Forget Velocity. Here’s How to Really Measure Your Agile Team’s Performance.

In agile development, we strive to maximize efficient output while maintaining a sustainable pace. It’s the team’s responsibility to constantly assess their capacity, take on work up to, but not exceeding their capacity, and consistently invest in continuous improvement to increase capacity over time.

Unfortunately, a lot of leaders outside of the team like to look at velocity as the core metric of productivity. Velocity is simply the number of estimated story points, hours, or tasks completed in a given cycle. It makes sense on the surface that teams should get better over time, so their velocity should increase. This presents a few major problems:

  • It’s trivial to game the system. Want to increase velocity? Simply score stories higher.
  • You can’t compare velocity between teams since each team estimates in their own way
  • Velocity is simply a measure of “current speed”, and has nothing to do with capacity. Can the team deliver more? Is the team working to increase efficiency? Velocity doesn’t tell us this.

So in looking at team performance, we really want to answer three key questions:

  • Is the team working at or near current capacity?
  • Is the team continuously improving and increasing capacity over time?
  • Can the team maintain the current pace with high levels of quality?

This gives us a true understanding of, not only the team’s performance, but their growth and maturity over time. Let’s dig into each of these questions and look at some better ways to measure the team’s productivity and growth.

Is the team working at or near current capacity?

So to answer the first question, I want to look at these metrics:

  • Velocity Variance – This tells us about the stability and consistency of the team. If the velocity varies greatly sprint over sprint, there is some chaotic force that is hurting their ability to estimate and deliver on their commitments. One thing to keep in mind is that velocity can shift if someone is out sick or on vacation, or if someone joins/leaves the team.
  • Number of Stories Completed vs. Stories Slipped/Kicked to Backlog – This tells us if the team is able to deliver on their commitments. The team should rarely have to push out work or change priorities mid-sprint. If work starts slipping, the team beyond their capacity.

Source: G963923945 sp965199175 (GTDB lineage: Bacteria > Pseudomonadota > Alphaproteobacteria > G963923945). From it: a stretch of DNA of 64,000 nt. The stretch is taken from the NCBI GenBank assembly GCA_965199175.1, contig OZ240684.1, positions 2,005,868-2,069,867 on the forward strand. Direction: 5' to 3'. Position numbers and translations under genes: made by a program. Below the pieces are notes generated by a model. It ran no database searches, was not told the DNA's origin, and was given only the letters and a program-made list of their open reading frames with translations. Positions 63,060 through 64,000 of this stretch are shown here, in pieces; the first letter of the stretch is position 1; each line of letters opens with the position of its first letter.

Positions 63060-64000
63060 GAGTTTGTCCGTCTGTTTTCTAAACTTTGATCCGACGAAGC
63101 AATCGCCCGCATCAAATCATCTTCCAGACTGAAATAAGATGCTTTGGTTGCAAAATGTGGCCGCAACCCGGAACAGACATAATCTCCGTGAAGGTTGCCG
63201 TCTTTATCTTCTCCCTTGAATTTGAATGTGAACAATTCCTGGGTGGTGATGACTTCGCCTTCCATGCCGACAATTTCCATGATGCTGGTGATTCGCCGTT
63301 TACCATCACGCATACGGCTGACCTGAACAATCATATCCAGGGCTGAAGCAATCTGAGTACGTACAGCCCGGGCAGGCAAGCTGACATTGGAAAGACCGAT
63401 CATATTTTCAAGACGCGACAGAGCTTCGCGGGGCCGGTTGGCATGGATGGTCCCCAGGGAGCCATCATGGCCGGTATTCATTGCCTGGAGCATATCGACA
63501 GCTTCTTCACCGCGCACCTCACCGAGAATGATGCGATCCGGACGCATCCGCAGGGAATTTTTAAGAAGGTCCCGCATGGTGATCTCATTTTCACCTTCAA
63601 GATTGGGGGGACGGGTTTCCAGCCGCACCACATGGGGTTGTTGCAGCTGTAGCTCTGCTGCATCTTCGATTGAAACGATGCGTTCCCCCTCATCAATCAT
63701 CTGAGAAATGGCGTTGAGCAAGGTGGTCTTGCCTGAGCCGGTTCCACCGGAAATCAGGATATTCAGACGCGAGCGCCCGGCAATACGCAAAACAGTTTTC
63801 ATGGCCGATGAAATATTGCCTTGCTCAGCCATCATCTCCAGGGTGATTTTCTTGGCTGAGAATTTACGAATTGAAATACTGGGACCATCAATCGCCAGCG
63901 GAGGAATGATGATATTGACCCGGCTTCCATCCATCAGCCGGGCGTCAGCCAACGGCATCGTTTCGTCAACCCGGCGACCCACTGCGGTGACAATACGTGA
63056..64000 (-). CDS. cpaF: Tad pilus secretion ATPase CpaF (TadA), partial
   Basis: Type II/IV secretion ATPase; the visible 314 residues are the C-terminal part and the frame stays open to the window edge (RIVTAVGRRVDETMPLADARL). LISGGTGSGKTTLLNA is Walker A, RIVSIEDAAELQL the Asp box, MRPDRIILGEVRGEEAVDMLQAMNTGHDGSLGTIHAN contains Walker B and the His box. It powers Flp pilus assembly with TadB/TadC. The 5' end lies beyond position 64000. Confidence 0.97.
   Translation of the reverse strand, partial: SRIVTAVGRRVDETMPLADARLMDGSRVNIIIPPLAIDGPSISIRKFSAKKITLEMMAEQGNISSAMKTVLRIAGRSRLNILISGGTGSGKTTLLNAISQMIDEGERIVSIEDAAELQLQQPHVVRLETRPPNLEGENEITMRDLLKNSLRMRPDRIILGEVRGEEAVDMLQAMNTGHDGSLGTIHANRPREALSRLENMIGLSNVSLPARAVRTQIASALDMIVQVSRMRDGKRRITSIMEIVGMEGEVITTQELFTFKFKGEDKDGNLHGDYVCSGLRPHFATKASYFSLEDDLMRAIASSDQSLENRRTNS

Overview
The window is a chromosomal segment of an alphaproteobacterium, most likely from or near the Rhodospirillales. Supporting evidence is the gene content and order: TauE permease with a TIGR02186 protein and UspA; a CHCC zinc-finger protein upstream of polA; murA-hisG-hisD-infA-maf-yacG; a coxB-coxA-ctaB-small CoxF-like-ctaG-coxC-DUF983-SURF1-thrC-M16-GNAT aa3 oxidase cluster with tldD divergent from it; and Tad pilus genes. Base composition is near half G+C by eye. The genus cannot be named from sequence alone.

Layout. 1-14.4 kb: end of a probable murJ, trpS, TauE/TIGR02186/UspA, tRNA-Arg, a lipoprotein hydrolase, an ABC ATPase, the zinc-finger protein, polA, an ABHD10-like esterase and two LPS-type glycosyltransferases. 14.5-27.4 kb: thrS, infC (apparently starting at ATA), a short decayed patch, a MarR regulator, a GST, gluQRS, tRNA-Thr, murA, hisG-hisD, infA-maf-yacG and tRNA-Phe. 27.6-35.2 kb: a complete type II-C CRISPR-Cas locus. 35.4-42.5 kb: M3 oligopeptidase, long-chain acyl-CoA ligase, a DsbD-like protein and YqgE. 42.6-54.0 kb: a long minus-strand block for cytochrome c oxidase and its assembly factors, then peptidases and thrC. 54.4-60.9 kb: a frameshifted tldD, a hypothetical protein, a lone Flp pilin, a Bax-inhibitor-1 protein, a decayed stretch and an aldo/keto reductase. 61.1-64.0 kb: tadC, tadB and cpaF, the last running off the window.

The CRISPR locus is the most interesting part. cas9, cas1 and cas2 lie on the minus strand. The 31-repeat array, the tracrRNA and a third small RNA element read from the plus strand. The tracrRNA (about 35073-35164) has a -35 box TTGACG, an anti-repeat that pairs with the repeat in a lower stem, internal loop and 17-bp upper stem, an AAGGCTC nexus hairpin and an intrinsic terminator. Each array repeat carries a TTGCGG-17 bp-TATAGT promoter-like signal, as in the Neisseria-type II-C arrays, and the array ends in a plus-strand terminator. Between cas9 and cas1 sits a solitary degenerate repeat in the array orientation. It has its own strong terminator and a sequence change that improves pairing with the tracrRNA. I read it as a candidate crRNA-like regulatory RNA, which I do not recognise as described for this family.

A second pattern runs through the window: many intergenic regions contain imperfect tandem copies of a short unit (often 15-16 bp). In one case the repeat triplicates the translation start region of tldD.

The idea here is that if the velocity is stable and work isn’t slipping, they’re not yet at capacity, so we should be able to take on more work. If we get to a point where velocity maxes out and work starts slipping, we’ve reached current capacity. Looking at these two metrics allows us to determine the true capacity of the team.

Is the team continuously improving and increasing capacity over time?

Next, we want to see that the team is investing in their growth and their velocity is increasing over time. We want to avoid the team artificially pushing this metric by increasing estimates over time, so we should look at:

  • Velocity Growth Over Time
  • Continuous Improvement

The second metric is tricky to measure. The idea here is the velocity is growing because the team is working to improve their efficiency and actual throughput. So some ways to measure this are:

  • Stories completed that are tagged with “Retro”, “Tech Debt”, “Innovation”, “Automation” or some such initiative that’s tied to continuous improvement.
  • Average Time in Status. This measures how long stories sit in various states in the process. The idea is that if these numbers decrease over time, it indicates the team is working to clear bottlenecks. For example, is the team getting better at getting work through code review, QA, UAT, and deployment? You should see the average time in status decrease.
  • Kanban metrics like lead-time, cycle time, and the cumulative flow diagram. These metrics measure the flow of work, and you should see that the team is consistently working to surface and clear bottlenecks.

These metrics give you a complete picture of not only the team’s performance, but the team’s investment in getting better over time. There’s one key piece remaining..

Can the team maintain the current pace with high levels of quality?

The thing that ties it all together is Quality. We don’t want to sacrifice quality to move faster, so along with these productivity metrics, we should measure:

  • Bug Ratio (# of bugs vs. # of stories completed)
  • Number of bugs identified over time, by severity
  • Num of bugs open vs. resolved
  • Num of defects found in QA vs. bugs found in production

There are many ways to measure quality, but the important thing is that we should see high levels of quality maintained as we increase velocity. Pushing velocity too hard will cause a decrease in quality, so we have to monitor all these metrics to get a complete picture of the team’s performance, maturity, and capabilities.

This collection of KPIs will give the CTO and engineering leads a clear picture of the team’s performance and quality, which can be reasonably compared across teams.

Do you need help?

I’ve been leading agile development teams for over 15 years. If you need help with your team’s performance or agile maturity, I can coach your team and leaders to achieve your highest potential. Contact me at and let’s connect!